As we enter the end section of Judges (chs. 17-21) we not only encounter the most troubling stories in the book but also this new refrain. The “no king and Israel” appears at the beginning of this final section, at the very end, and in two places in the middle, putting an indelible stamp on these chapters (and arguably the whole book). The message seems to be: without monarchy, anarchy reigns. The space doesn’t permit me to present all the arguments,[2] but it seems highly unlikely the book is arguing here at the end for human kingship as the answer to Israel’s problems (it seems at pains to resist the urge to see Israel’s problem as merely political). Consistent with the note in 2:10 that Israel did not “know” Yahweh and the various ways the book has indicated that Israel had shifted their allegiance from Yahweh to the Canaanite gods, the most likely interpretation of the “no king” refrain is that it refers to Israel’s rejection of Yahweh as king (the earliest implied interpretation of this comes in 1 Sam. 8:7-8). In other words, what the book has been saying all along, it drives home here at the end (four times!): the catastrophic failure of the settlement period is a result of divine treason. Israel’s rejection of Yahweh as king is the only proper explanation for the troubling behaviour we encounter in Judges, and, thus, the only proper solution is undivided allegiance to Yahweh that results in a way of being in the world that is consistent with his rule. That is the message of Judges.Israel’s rejection of Yahweh as king is the only proper explanation for the troubling behaviour we encounter in Judges. Click To Tweet

Reading Judges as a Carefully Crafted Literature

Of course, this message is mediated through the carefully crafted text of Judges. I’ve spent years studying the book, and the sophistication and attention to detail all oriented to unified goal never fails to impress me. I’ll limit myself in the following to highlight some of the broad contours of the book that help open Judges up theologically, leaving much of the details for the readers to pursue.

Judges has three broad sections. The book’s two-part introduction (1:1-3:6) provides the setting and circumstances for the book and also introduces readers to the cycle that characterizes the events of the settlement period (2:11-19). The cycle has five parts and looks like this:

  1. Sin (Israel does evil in the eyes of Yahweh)
  2. Sentence and servitude (Yahweh’s anger is kindled, and he judges the people by giving them into the hand of foreign oppressors)
  3. Supplication (Israel cries to Yahweh for deliverance)
  4. Saviour/Salvation (Yahweh raises up a deliverer who brings deliverance)
  5. Shalom (the land experiences rest)

 This cyclical pattern announced in the introduction frames the body of the book which tells the stories of the various judges—from Othniel to Samson (3:7-16:31). However, although the cyclical pattern is established at the beginning and structures fairly consistently the first few Judges (Othniel, Ehud, Deborah/Barak), there is variation and by the time we get to Jephthah and Samson the cyclical pattern seems to be breaking down significantly (e.g., Yahweh does not raise up Jephthah, the people don’t cry out in the Samson narrative, and in neither the Jephthah or Samson cycle does the land experience rest at the end). In other words, the variations in the cyclical elements indicates that this middle section is more of a downward spiral than a cycle strictly speaking. The behaviour of the people and their leaders reinforces this downward spiral notion (as do many other features of the stories—e.g., the worsening treatment of women, the instances of Israelites killing Israelites, etc.).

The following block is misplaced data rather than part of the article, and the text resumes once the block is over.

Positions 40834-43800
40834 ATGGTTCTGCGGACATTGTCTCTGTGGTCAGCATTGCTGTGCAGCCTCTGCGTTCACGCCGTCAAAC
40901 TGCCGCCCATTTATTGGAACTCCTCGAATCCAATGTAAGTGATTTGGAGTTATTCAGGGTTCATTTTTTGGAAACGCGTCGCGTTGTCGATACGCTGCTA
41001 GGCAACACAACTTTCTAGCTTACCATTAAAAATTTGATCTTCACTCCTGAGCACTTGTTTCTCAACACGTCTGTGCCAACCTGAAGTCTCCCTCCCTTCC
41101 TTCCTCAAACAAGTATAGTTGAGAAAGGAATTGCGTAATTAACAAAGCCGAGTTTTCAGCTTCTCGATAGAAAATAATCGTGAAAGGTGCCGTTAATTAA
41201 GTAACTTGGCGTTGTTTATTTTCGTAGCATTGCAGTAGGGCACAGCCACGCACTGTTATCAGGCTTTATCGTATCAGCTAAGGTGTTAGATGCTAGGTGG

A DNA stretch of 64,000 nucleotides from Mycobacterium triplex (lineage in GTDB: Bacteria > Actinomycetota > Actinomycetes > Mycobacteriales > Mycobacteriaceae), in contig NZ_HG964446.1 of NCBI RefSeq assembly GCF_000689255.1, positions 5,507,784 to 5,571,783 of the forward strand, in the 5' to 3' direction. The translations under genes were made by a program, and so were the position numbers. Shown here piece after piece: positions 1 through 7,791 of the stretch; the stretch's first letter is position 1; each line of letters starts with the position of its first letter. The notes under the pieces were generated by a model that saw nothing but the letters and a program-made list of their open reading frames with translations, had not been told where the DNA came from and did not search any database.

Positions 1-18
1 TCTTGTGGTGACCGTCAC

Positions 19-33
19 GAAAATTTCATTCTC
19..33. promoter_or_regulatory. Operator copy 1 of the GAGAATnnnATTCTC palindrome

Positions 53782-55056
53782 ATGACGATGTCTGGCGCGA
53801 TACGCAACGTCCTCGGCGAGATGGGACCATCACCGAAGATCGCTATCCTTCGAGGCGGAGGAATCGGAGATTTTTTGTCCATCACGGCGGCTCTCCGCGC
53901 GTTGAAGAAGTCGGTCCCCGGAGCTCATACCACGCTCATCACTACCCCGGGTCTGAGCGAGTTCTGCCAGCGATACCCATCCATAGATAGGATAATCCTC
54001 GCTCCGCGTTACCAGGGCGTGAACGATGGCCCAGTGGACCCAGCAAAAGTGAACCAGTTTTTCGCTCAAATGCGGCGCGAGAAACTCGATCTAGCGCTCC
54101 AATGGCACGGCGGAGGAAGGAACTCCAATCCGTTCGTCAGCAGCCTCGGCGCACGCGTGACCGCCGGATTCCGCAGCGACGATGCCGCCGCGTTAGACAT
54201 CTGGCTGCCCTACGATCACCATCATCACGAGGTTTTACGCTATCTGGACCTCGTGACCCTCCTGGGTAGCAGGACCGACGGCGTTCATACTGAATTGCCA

The end section (chs. 17-21) abandons the cycle and consists of two sets of circumstances that start in intimate domestic settings but have national significance. The events of these chapters, as mentioned, demonstrate the worst and most shocking behaviour in the book and in that way fits with the logic of the degenerating pattern in the book. These events are, however, out of chronological order[3] and transport us back in time to the very beginning of the settlement period and the book (not to mention that there are numerous connections back to the introductory section of the book, indicating that the end is a circular ending). We might (just) be able to conceive of how Israel could, over the course of generations, descend to this level of wickedness; however, that this kind of behaviour emerged so early in the settlement period seems unthinkable and should prompt the reader to consider how it could be, turning back to the book to find all the subtle and obvious clues. The answer seems to be that any generation that has not been properly formed to “know” God, splitting their loyalty or deserting God altogether, is capable to extremely corrupt and twisted behaviour.